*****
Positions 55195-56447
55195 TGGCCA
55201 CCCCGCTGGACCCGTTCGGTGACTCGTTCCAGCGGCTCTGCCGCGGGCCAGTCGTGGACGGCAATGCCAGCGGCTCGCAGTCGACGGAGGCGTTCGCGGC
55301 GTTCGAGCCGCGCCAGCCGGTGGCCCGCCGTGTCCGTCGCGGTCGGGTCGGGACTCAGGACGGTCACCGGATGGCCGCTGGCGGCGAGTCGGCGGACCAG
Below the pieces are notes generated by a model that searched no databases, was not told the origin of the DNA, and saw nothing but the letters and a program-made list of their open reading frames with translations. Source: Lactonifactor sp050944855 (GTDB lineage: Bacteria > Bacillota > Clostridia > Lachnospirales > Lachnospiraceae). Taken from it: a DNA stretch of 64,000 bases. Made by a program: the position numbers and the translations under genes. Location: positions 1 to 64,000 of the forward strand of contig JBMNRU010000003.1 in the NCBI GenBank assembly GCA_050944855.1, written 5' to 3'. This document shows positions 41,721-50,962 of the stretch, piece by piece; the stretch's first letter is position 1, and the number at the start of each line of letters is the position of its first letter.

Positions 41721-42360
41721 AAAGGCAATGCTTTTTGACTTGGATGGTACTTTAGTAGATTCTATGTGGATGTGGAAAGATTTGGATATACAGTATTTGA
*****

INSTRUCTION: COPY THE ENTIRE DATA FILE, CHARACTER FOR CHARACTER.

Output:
Positions 55195-56447
55195 TGGCCA
55201 CCCCGCTGGACCCGTTCGGTGACTCGTTCCAGCGGCTCTGCCGCGGGCCAGTCGTGGACGGCAATGCCAGCGGCTCGCAGTCGACGGAGGCGTTCGCGGC
55301 GTTCGAGCCGCGCCAGCCGGTGGCCCGCCGTGTCCGTCGCGGTCGGGTCGGGACTCAGGACGGTCACCGGATGGCCGCTGGCGGCGAGTCGGCGGACCAG
Below the pieces are notes generated by a model that searched no databases, was not told the origin of the DNA, and saw nothing but the letters and a program-made list of their open reading frames with translations. Source: Lactonifactor sp050944855 (GTDB lineage: Bacteria > Bacillota > Clostridia > Lachnospirales > Lachnospiraceae). Taken from it: a DNA stretch of 64,000 bases. Made by a program: the position numbers and the translations under genes. Location: positions 1 to 64,000 of the forward strand of contig JBMNRU010000003.1 in the NCBI GenBank assembly GCA_050944855.1, written 5' to 3'. This document shows positions 41,721-50,962 of the stretch, piece by piece; the stretch's first letter is position 1, and the number at the start of each line of letters is the position of its first letter.

Positions 41721-42360
41721 AAAGGCAATGCTTTTTGACTTGGATGGTACTTTAGTAGATTCTATGTGGATGTGGAAAGATTTGGATATACAGTATTTGA